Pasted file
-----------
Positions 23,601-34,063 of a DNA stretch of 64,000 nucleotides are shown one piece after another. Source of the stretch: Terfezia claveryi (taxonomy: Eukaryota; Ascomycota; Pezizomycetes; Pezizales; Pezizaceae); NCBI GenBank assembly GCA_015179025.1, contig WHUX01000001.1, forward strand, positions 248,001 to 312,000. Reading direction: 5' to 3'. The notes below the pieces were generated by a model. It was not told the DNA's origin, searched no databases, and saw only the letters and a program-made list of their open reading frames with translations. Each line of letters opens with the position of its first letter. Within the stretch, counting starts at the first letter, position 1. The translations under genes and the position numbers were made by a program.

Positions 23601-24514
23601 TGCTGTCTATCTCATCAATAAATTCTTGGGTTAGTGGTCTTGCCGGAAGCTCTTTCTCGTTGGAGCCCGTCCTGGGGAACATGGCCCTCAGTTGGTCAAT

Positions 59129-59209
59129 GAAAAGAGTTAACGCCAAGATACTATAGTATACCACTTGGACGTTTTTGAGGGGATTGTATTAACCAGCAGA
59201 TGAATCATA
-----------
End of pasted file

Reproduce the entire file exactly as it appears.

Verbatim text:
Positions 23,601-34,063 of a DNA stretch of 64,000 nucleotides are shown one piece after another. Source of the stretch: Terfezia claveryi (taxonomy: Eukaryota; Ascomycota; Pezizomycetes; Pezizales; Pezizaceae); NCBI GenBank assembly GCA_015179025.1, contig WHUX01000001.1, forward strand, positions 248,001 to 312,000. Reading direction: 5' to 3'. The notes below the pieces were generated by a model. It was not told the DNA's origin, searched no databases, and saw only the letters and a program-made list of their open reading frames with translations. Each line of letters opens with the position of its first letter. Within the stretch, counting starts at the first letter, position 1. The translations under genes and the position numbers were made by a program.

Positions 23601-24514
23601 TGCTGTCTATCTCATCAATAAATTCTTGGGTTAGTGGTCTTGCCGGAAGCTCTTTCTCGTTGGAGCCCGTCCTGGGGAACATGGCCCTCAGTTGGTCAAT

Positions 59129-59209
59129 GAAAAGAGTTAACGCCAAGATACTATAGTATACCACTTGGACGTTTTTGAGGGGATTGTATTAACCAGCAGA
59201 TGAATCATA